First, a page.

She retold Homer's The Odyssey from the point of view of Penelope, so it sounds appropriate that Margaret Atwood should next tackle William Shakespeare.
The prominent Canadian writer, along with Britain's Howard Jacobson, also a celebrated winner of the Man Booker prize, were announced on Monday as the latest two authors commissioned to produce a prose version of a Shakespeare play.
Ms. Atwood has been commissioned to adapt the last play that Shakespeare wrote on his own, The Tempest.
The project by Penguin Random House's Hogarth imprint is timed to launch in 2016, the 400th anniversary of Shakespeare's death.
"The Tempest has always been a favourite of mine, and working on it will be an invigorating challenge. Is Caliban the first talking monster? Not quite, but close," Ms. Atwood said in a statement issued through the publishing house.
Mr. Jacobson chose The Merchant of Venice and mentioned the challenge for him, a British Jewish author, in reshaping the controversial play about the moneylender Shylock through modern values.
"Shakespeare probably never met a Jew, the Holocaust had not yet happened, and anti-Semitism didn't have a name. Can one tell the same story today, when every reference carries a different charge? There's the challenge. I quake before it," Mr. Jacobson said, who wrote The Finkler Question.
Two other authors were previously confirmed in the project. Anne Tyler (The Accidental Tourist), will rewrite The Taming of the Shrew, while Jeanette Winterson (Oranges Are Not the Only Fruit) chose The Winter's Tale.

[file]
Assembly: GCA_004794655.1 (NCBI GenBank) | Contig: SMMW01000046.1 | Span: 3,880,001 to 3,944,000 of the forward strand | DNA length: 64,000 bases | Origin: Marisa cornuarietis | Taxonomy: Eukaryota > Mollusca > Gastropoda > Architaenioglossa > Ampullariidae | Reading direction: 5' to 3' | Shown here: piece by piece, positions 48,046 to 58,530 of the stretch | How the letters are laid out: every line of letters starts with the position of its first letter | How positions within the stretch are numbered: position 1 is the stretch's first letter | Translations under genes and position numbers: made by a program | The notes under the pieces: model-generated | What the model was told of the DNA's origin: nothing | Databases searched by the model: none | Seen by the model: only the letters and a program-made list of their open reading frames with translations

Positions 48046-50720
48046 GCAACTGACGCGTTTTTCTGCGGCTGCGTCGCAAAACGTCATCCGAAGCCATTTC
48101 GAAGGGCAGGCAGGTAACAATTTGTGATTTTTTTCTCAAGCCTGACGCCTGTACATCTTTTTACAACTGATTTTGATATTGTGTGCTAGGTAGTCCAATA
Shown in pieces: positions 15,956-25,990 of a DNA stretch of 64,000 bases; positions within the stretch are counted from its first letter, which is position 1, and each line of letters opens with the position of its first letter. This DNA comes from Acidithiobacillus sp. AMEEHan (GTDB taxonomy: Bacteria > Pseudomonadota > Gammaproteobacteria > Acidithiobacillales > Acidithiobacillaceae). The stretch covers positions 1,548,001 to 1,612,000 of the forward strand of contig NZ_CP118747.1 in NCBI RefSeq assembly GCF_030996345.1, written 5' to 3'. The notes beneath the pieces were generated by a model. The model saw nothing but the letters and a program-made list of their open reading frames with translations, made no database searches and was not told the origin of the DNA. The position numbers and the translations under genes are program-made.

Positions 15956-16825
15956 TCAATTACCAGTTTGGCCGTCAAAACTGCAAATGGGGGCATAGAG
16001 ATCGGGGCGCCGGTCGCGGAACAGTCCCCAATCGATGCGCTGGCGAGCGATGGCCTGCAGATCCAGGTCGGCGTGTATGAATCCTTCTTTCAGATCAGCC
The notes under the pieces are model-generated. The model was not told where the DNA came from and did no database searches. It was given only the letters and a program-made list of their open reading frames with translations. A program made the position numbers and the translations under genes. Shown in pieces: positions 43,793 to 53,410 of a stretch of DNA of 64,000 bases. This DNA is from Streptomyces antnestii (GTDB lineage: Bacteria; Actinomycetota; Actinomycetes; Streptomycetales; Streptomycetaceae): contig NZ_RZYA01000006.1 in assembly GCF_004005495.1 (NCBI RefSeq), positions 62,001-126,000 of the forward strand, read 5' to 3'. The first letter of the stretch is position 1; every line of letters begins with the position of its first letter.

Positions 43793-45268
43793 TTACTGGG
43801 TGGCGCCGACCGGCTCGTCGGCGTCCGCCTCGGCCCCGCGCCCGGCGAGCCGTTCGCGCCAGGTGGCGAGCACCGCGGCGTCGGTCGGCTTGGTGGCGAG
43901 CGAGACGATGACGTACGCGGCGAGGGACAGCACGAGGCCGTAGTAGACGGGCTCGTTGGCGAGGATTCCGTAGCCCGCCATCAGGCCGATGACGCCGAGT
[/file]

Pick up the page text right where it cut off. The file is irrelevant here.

Hogarth notes that many of the bard's works have been rewritten, adapted to another medium or modernized.
The 1991 Pulitzer-prize-winning novel A Thousand Acres is a modern version of King Lear set on an Iowa farm. The Broadway musical West Side Story is an adaption of Romeo and Juliet. The Japanese filmmaker Akira Kurosawa twice turned Shakespeare plays into Samurai epics: Throne of Blood was based on Macbeth, and Ran is an adaptation of King Lear.
The Tempest has also been adapted several times. The 1611 play has been turned into movies more than a dozen times, including a 1956 science-fiction classic, Forbidden Planet.
Ms. Atwood published The Penelopiad, her version of The Odyssey, in 2005, and later rewrote it as a play. Her most recent novel, MaddAddam, was published this month. Ms. Atwood was not available to comment on Monday because she is on a book tour, a representative said.